Dec. 12.
No. Carolina.
515. John Lovick, Secretary of North Carolina, to the Council of Trade and Plantations. Abstract. The long contested affair of the boundary between Carolina and Virginia having been settled and the line run in Oct. last, he transmitted to the Lords Proprietors the Journals of the Commissioners, with a plan of the boundary agreed to, "which I had no sooner done than we had the joyful news that their Lordships had surrendered their Province to H.M., which was received here with the most universal satisfaction ; their Ldps. having for many years past thought little of us, and their Governor Sir R. Everard by his weakness and indiscretion had run us into the utmost confusion and disorder and rendered the administration contemptible and odious to allmost every person" etc. Sends duplicates of said Journals and plan etc. Set out, N.C. Col. Rec. III. i. Signed, John Lovick. Endorsed, Recd., Read 8th July, 1729. 1 ½ pp. Enclosed,
515. i. Journal of proceedings of the Commissioners for running the line betwixt Carolina and Virginia, March 6—April 6th. With preliminary correspondence between Lt. Gov. Sir R. Everard and Lt. Governor Gooch. Conclude :—April 6th. This day the plans and draughts of the line so far determined were inter- changeably signed by the respective Commissioners etc. (it having been decided to adjourn till the fall, "the hot weather coming on and the season for snakes and other vermin." The Commissioners for Carolina hope it will be approved of by the Lords Proprietors and give a general satisfaction to the country by ending the dispute that has so long subsisted between the two Govmts. and by making such large requisitions to their Lordships' Country, when nothing less than coming to the Wiccons Creek was depended on in Virginia, which would have taken from what is now made this country a tract of land 15 miles wide at Wiccons and so quite back and a great many hundred families etc. And had it gone a few miles more northernly that by taking Nansemond River would have given us a port for shipping tobacco which the Virginians by their hard tobacco act have restrained, and would have made this a large and most flourishing country." Signed, J. Lovick, E. Moseley, W. Little, C. Gale. Same endorsement. 32 pp.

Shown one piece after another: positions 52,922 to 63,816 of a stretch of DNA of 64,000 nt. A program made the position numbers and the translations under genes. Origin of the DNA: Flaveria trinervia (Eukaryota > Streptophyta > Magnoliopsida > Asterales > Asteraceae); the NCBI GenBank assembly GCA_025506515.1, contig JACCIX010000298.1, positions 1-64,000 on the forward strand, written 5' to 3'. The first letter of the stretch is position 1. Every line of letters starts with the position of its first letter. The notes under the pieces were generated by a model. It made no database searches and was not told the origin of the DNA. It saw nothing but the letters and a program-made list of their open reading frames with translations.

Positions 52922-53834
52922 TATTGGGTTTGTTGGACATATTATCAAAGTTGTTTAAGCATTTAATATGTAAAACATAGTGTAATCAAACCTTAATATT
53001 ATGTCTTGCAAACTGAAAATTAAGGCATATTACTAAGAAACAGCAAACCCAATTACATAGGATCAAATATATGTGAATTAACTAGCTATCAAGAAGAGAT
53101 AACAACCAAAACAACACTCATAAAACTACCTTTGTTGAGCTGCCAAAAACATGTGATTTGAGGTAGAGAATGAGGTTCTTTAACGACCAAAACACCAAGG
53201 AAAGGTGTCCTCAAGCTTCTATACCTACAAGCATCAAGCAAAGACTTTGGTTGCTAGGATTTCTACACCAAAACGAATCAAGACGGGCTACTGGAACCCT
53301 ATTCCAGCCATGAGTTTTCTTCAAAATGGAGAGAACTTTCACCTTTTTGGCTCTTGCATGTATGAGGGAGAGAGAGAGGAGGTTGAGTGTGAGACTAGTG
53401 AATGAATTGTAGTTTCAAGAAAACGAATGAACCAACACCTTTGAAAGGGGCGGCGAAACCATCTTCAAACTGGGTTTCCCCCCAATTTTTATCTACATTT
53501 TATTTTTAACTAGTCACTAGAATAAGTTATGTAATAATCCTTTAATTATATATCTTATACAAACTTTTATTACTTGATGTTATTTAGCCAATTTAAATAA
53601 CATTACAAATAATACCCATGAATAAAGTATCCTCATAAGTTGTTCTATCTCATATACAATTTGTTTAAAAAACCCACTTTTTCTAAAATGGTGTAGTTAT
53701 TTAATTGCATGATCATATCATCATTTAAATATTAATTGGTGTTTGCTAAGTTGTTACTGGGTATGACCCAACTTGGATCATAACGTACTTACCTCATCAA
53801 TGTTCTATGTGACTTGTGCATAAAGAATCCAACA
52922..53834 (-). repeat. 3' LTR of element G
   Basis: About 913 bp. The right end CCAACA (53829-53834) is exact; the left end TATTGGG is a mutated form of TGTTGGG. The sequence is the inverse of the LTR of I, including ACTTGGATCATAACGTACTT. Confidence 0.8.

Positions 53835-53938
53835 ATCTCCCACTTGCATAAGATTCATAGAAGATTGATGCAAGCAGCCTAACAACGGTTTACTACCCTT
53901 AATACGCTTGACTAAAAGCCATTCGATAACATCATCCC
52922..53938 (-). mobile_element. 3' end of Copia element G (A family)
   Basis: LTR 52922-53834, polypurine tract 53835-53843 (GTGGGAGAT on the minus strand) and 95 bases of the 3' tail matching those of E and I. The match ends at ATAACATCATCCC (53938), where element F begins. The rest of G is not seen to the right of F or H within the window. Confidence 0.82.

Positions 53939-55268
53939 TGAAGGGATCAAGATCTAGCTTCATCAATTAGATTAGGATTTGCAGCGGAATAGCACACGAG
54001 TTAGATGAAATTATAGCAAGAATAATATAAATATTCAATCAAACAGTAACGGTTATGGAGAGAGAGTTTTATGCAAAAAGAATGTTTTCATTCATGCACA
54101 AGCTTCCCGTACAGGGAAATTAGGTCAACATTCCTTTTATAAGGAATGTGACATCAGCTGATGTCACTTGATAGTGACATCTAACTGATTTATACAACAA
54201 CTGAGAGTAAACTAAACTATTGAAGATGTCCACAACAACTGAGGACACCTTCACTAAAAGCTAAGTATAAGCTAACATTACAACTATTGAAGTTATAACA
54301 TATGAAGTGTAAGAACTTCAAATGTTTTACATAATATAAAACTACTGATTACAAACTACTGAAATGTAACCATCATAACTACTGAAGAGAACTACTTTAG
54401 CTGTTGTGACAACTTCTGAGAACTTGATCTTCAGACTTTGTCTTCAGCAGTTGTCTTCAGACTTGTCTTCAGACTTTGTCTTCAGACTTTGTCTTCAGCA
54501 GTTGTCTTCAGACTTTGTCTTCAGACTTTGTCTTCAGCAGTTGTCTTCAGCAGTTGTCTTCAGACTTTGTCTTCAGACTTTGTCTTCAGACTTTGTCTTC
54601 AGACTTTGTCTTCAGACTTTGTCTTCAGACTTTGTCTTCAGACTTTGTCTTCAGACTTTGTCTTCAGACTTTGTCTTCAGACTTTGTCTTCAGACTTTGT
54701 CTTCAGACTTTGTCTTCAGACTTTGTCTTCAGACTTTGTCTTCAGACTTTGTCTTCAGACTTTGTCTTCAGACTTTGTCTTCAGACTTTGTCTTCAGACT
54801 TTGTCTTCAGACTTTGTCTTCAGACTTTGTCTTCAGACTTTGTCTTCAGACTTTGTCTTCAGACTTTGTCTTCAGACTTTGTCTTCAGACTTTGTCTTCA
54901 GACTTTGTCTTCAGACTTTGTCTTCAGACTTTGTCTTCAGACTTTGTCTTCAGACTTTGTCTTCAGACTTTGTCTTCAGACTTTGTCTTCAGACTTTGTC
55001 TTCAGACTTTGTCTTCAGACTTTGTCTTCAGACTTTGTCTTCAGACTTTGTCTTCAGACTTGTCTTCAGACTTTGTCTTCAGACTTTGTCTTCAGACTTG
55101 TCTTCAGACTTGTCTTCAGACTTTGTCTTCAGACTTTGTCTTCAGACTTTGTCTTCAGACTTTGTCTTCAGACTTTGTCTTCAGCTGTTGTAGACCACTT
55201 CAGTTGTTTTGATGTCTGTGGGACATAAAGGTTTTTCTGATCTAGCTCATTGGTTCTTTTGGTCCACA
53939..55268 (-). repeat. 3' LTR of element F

515. ii. Continuation of the Journal of preceding, 20th Sept.— 7th Oct., 1728. Alter running the line from Currituck inlet to the Southern branch of the Roanoake river, about 170 miles and near 50 miles without the inhabitants, and being of opinion that it was run as far as would be requisite for a very long time, and carrying it further would be a needless charge, the Commissioners for Carolina entered their protest against proceeding further and dissent from any bounds fixed by the Virginians who desired to continue. Plans for the boundary as far as they had gone were drawn and mutually signed, 7th Oct. Signed as preceding. Same endorsement. 9 pp.